Our senior pets need a little extra care and attention because they age faster than we do. It is fairly well known that on average every 1 year of a dog or cat’s life is equal to 7 human years. As a general rule we consider age 8 to be the beginning of the senior years and 12 to be geriatric. However, large breed dogs such as Great Danes and Mastiffs are considered senior at 5 years of age while cats and smalls dogs such as Yorkshire Terriers would be considered a senior at 10.
As with senior humans, a pets metabolic functions need to be more closely monitored to diagnose things such as kidney disease, diabetes, thyroid disease, or liver problems. More advanced testing is often needed to check for problems such as cardiac dysfunction or glaucoma. Hypertension and arthritis are common maladies of older pets as well as people and require medication to maintain control and pain relief. These medications can have ill effects on the kidneys which should be monitored on a regular basis to watch for trends that would point to a pending problem that may be corrected if caught early.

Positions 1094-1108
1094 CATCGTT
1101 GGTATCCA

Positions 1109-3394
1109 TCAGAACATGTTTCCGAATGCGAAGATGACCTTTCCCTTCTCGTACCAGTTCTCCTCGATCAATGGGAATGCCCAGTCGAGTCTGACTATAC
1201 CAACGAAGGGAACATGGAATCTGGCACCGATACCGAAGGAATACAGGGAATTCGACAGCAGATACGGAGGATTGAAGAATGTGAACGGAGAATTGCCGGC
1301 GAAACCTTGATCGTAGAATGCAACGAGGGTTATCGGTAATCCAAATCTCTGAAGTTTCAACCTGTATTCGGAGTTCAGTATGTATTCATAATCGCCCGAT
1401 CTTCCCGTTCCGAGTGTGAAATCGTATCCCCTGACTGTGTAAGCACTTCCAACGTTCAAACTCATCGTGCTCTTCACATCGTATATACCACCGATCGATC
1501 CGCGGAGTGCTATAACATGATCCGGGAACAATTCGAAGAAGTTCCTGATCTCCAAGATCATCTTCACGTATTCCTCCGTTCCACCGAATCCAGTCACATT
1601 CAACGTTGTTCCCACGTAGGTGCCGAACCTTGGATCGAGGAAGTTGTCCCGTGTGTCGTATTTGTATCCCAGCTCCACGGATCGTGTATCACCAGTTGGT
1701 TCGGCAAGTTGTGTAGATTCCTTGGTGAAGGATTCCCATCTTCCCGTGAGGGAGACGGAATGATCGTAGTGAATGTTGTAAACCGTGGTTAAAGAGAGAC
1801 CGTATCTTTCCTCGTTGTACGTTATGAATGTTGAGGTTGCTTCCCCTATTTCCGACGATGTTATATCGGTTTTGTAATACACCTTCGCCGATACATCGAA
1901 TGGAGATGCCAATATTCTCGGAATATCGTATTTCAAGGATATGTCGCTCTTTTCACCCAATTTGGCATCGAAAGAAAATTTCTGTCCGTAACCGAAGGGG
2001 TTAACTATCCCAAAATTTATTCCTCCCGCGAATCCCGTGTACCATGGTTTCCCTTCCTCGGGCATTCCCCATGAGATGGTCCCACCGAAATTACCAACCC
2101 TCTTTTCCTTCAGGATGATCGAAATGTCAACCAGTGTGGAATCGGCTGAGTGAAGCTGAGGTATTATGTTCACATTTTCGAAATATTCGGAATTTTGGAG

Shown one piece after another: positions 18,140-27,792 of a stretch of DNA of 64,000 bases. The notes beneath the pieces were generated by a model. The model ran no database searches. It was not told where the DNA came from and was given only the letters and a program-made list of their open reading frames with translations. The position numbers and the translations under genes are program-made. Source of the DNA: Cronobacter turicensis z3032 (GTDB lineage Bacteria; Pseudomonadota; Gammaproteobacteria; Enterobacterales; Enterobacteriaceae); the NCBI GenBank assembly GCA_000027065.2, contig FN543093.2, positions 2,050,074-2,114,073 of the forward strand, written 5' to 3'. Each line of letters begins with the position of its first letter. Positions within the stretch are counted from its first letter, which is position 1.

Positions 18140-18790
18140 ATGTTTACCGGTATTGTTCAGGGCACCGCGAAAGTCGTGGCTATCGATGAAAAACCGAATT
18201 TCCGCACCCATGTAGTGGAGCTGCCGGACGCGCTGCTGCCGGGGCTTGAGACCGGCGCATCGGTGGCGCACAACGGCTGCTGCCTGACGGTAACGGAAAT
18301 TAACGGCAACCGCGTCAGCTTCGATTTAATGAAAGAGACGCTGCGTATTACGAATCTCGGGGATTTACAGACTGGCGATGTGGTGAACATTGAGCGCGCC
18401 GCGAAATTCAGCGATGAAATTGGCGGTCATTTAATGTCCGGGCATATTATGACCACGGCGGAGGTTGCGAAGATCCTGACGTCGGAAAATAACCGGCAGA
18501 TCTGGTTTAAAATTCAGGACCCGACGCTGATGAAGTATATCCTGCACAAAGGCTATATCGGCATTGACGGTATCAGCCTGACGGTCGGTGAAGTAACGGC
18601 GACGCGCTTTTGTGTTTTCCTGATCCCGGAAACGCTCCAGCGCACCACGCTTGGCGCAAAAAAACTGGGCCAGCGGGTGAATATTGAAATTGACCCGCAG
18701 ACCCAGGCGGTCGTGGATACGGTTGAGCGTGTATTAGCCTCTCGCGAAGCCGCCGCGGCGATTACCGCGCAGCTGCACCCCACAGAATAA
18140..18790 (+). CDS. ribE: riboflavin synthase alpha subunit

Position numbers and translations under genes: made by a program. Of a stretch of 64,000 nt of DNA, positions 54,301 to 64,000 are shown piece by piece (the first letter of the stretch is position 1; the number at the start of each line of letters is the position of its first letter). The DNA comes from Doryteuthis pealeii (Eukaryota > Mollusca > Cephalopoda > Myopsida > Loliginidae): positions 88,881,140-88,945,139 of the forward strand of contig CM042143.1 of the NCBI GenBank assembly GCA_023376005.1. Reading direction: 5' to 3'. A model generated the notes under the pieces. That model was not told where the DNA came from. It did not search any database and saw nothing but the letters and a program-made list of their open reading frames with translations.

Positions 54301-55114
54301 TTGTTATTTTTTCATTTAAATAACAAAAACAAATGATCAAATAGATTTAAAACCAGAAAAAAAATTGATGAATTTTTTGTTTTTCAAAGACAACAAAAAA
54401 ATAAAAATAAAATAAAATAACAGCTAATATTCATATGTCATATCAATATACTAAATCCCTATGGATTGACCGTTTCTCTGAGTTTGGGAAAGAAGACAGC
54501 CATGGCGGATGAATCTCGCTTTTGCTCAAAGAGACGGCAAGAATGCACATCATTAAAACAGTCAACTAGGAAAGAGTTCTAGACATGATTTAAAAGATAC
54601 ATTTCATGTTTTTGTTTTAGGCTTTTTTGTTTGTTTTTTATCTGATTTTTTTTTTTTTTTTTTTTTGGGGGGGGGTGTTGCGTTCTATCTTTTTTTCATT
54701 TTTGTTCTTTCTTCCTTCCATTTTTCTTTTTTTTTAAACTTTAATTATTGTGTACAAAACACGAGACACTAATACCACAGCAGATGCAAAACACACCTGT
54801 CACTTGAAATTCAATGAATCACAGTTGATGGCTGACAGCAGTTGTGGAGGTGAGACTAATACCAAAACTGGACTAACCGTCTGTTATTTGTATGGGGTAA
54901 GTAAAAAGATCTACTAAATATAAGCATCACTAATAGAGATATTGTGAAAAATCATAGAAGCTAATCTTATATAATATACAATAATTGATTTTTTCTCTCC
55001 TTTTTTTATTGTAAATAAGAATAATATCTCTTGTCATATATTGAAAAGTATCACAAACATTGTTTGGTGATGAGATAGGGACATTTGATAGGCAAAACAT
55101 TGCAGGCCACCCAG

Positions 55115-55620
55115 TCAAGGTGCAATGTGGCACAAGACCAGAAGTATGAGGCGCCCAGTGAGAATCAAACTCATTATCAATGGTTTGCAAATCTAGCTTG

So often we hear from our clients that their pet is slowing down, sleeps more, or is acting their age which can be a natural phenomenon but it can also be a sign that there is a problem that can be remedied and improve their quality of life. No one likes to be in pain and our pets don’t either! Dogs are a little more demonstrative at showing pain by limping or having difficulty going up or down stairs or eating less. Cats on the other hand are much more subtle. They will hide, be less social, become aggressive or stop jumping up on the furniture. Cats are the masters of disguising illness until they are seriously ill. Owners must be diligent in watching for subtle changes.
Our goal as veterinarians is to make sure our senior patients have the best possible quality of life for as long as possible.
Debbie Justice-Obley, DVM
September 1, 2016